Rickards High girls basketball coach Chariya Davis knows her team has to get off to a quick start in today’s Class 5A state semifinal.
In fact, the Raiders have no choice.
A 10 a.m. tip-off means Rickards and St. Petersburg Lakewood will both be shaking off the morning cobwebs when they play for the chance to advance to Saturday’s championship game. Davis said she has drilled into her team all week the importance of starting the game with energy.
“At that time in the morning, the team that wins the game is the team that is up and ready to play,” Davis said. “If your team takes until the second half to get going, it will be too late.”
Davis, one of the best players from the Big Bend area the last 20 years, speaks from experience. As a senior at the old Quincy Shanks High, Davis played in the dreaded 10 a.m. game for legendary coach Johnnie Williams.
“We got off to a good lead and then I got in foul trouble,” Davis said. “They actually took the lead on us but we were able to come back and get the win.”
Davis remembers enough about that 10 a.m. start time 18 years ago to know one thing:
“I don’t like it,” she said, laughing. “It’s not fair that you get this far and then you have to play at 10 o’clock in the morning. I can see 12 o’clock, but I don’t like 10 o’clock at all.”
But Davis said she has tried her best to make the early start a non-issue for the Raiders. The team practiced at 10 a.m. on Thursday before making the five-hour drive to Lakeland.
“We tried to simulate (Friday) as much as possible,” Davis said. “They had pretty good energy at practice. I think we’ll come in energized (Friday).”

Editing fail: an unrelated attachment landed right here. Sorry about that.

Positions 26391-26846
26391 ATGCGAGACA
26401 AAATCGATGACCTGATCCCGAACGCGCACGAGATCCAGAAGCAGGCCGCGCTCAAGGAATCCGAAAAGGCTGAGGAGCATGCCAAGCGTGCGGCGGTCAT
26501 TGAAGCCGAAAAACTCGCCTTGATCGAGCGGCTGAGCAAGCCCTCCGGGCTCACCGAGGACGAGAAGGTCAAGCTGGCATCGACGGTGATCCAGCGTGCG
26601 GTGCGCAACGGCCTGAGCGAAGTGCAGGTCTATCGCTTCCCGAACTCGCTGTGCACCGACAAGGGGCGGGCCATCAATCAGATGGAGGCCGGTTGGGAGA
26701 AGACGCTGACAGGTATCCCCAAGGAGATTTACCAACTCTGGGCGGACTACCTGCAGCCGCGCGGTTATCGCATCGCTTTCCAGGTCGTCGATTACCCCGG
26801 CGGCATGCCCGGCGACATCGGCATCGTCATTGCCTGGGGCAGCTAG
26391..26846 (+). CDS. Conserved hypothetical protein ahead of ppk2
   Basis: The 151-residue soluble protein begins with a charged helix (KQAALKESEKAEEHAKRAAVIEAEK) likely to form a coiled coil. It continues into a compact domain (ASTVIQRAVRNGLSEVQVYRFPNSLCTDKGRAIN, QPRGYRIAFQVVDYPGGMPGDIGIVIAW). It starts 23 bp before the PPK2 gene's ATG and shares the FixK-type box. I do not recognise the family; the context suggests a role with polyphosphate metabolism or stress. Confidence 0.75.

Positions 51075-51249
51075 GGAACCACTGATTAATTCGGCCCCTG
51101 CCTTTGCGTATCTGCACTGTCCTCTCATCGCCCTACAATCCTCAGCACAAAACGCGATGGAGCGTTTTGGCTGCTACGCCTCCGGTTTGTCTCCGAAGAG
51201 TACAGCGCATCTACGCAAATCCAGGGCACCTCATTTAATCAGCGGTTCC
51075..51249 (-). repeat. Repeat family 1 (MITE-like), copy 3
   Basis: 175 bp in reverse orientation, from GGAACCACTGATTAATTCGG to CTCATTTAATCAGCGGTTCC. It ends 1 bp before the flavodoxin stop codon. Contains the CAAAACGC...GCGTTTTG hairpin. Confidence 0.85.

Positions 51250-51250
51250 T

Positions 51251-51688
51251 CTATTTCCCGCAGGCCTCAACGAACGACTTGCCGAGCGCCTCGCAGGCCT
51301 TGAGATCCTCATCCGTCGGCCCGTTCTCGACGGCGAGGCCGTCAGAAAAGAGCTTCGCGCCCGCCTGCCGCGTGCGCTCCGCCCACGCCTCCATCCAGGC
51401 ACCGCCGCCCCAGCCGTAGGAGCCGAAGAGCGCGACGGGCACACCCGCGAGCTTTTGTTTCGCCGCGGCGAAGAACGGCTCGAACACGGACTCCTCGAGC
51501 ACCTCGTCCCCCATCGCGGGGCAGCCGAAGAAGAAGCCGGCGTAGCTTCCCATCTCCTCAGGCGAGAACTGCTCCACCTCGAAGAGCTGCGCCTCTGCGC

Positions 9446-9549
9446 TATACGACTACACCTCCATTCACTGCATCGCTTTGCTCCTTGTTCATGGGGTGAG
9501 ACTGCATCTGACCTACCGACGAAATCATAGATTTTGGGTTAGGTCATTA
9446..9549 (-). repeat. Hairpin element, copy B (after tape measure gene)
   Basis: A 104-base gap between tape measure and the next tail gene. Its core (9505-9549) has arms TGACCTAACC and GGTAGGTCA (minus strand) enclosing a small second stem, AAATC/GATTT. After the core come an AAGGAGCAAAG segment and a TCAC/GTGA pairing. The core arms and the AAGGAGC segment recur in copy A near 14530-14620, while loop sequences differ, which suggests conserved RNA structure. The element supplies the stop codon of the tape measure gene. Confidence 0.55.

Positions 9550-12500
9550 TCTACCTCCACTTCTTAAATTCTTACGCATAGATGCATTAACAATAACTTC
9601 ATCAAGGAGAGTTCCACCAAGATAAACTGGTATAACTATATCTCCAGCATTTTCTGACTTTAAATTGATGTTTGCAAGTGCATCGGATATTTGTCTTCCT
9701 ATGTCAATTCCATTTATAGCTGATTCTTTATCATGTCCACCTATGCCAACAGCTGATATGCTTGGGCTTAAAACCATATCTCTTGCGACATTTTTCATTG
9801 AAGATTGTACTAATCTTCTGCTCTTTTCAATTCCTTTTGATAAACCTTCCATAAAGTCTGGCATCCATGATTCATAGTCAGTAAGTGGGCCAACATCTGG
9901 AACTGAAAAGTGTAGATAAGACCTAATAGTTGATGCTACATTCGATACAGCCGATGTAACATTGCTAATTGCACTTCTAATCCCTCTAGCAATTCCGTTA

Davis said her plan Thursday was to have her players asleep by 9 p.m. to give them plenty of rest for today’s 6 a.m. wakeup call. A light breakfast – “cereal and fruit. Nothing too heavy,” Davis said – will be polished off before the team arrives at The Lakeland Center at 8 a.m. today.
The Raiders may have a unique advantage with the early morning tip-off. Davis has a 15-player roster and she’s not afraid to use it. So if one player doesn’t show energy early, another one will be at the scorer’s table ready to check in the game.
“That’s an advantage for us,” Davis said. “I tell my girls, ‘We may not be the most talented or the most athletic, but we’ll always have more energy than the other team.
“We never know who it is that will come in and score those six points that we need. No one can account for who will take that one big shot. The last couple of years, I don’t know which of my 15 players will be the top scorer each game. That’s something we like to use to our advantage.”